We need to be very clear that there is no virtual substitute for teams spending time together. Regardless of the working model adopted by your organisation, you need to make sure that there are regular opportunities for your team to spend time together. Some people have become very comfortable working from home, and are resistant to efforts to bring them back to the office, but you need to make certain team together-time non-negotiable. And it is not “everyone in the office” for its own sake. It is important to use that time purposefully for things that the team needs to work on together. This includes:
- Talking about how people are doing;
- Talking about the work and how it is progressing;
- Progressing projects, making decisions and solving problems together;
- Talking about how the team is doing as a team;
- Taking time to express appreciation to and for each other;
- Spending “social” time together over lunch or coffee just chatting and connecting.
Henri Nouwen observed that one of life's hardest realities is that "love and wounds are never separated". Healthy teams will experience tensions and hurts. There are times when our darker sides will emerge. And there are times when our just being different will create friction. To lessen the impact, team members look at their different "styles" and preferences: personality, leadership, decision making, learning, work, communication, and spirituality. Focus is more on "fitting together" than on identifying someone's weaknesses. Team members thus try to genuinely understand and accept one other's "way of being", while also being free to give one another feedback. Resilient teams are able to let go of things and move on rather than bearing grudges.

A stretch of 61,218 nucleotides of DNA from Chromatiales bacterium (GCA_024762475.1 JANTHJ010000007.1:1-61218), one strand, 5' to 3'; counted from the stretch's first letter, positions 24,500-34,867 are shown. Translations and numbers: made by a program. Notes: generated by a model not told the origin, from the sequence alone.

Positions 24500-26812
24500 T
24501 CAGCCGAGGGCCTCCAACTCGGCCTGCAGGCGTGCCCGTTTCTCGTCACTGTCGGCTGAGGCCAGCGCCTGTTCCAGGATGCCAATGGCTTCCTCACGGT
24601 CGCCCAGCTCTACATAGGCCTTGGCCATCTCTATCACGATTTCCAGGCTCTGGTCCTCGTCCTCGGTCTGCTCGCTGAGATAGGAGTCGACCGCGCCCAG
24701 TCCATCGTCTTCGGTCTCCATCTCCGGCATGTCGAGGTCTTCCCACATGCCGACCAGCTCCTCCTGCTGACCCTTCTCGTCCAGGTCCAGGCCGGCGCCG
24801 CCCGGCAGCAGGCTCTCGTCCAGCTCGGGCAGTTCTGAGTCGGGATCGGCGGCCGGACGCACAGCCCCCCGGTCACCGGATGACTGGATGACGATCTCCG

Resilience requires regimen: clear roles for leaders and other members, well-defined decision-making methods, agreed-upon accountability and conflict resolution guidelines, and in many cases a written agreement or "memo of understanding". Everyone has designated and chosen responsibilities, so people know how they fit and where they belong. Structure brings a sense of security.
Resilient teams are learning teams. They take the time to learn from both their mistakes and their successes. When they address problems, they do not look for blame, they look for real causes – and they address these causes. They share ideas with each other and regularly brainstorm options for doing things better.
Why don’t you share this article with your team and have them assess how resilient they think they are. Ask them to make a judgement about how the last 2 years have affected their resilience as a team. Then, in one of your team meetings discuss this and make some decisions about what you and your team need to do to bolster the team’s resilience.
If you recognise that you need to take the lead in developing your and your team’s resilience, email me on firstname.lastname@example.org and let’s discuss your coaching programme.